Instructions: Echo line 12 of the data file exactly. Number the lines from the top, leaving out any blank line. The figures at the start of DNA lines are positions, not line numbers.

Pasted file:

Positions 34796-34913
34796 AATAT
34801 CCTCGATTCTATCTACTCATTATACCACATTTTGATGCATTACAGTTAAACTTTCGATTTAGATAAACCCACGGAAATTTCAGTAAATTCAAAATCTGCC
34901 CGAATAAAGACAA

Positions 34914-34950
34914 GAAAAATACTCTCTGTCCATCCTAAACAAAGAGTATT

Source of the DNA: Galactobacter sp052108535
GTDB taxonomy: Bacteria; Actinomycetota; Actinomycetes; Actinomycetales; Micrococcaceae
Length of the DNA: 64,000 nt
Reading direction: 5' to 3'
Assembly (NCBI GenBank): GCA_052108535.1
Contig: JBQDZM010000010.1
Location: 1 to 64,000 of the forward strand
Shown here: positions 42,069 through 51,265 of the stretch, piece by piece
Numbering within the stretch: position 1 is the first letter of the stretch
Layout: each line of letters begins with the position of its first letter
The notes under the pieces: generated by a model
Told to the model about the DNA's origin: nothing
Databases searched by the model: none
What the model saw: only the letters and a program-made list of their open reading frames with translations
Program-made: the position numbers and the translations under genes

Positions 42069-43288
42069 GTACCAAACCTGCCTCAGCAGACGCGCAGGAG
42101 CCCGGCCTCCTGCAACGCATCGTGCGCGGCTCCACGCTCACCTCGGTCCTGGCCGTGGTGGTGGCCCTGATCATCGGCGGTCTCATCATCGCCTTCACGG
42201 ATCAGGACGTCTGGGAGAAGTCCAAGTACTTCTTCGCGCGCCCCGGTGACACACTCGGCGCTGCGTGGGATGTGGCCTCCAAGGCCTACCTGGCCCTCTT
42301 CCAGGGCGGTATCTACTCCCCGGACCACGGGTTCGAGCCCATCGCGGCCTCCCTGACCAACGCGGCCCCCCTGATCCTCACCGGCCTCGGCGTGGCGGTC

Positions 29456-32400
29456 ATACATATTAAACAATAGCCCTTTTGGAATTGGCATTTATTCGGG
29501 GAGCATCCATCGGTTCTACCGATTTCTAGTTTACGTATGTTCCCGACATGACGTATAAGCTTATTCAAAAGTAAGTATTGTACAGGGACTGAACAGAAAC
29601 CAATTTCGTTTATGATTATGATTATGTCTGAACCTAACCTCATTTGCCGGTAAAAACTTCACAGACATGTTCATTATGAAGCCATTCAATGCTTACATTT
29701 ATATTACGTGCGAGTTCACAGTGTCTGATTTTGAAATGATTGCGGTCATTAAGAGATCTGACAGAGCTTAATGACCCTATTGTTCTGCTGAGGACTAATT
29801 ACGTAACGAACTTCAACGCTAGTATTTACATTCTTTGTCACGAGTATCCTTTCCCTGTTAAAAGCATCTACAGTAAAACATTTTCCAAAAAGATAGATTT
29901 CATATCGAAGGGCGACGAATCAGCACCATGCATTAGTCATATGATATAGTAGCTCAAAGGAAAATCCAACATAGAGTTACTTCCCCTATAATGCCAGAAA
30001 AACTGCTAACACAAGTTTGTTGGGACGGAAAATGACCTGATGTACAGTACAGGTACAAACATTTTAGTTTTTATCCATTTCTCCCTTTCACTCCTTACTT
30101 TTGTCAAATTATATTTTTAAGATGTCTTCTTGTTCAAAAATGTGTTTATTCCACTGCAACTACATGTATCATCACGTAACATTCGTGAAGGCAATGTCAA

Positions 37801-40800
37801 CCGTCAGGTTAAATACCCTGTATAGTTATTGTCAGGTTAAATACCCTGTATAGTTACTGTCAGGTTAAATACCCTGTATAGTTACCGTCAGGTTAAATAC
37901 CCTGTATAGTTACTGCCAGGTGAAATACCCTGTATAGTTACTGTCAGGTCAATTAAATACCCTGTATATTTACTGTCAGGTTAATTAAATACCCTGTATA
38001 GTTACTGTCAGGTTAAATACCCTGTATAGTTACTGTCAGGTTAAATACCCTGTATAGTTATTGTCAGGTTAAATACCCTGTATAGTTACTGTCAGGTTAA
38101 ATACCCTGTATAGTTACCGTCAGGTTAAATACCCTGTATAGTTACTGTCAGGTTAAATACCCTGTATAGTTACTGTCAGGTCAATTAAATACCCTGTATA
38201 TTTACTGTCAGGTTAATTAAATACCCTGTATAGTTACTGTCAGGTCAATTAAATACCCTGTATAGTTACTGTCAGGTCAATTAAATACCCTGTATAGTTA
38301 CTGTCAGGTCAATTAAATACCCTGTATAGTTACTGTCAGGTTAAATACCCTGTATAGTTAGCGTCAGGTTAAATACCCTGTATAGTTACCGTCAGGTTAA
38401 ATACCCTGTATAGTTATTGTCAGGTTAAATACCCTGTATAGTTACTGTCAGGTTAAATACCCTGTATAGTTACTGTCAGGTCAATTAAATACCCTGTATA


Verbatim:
Contig: JBQDZM010000010.1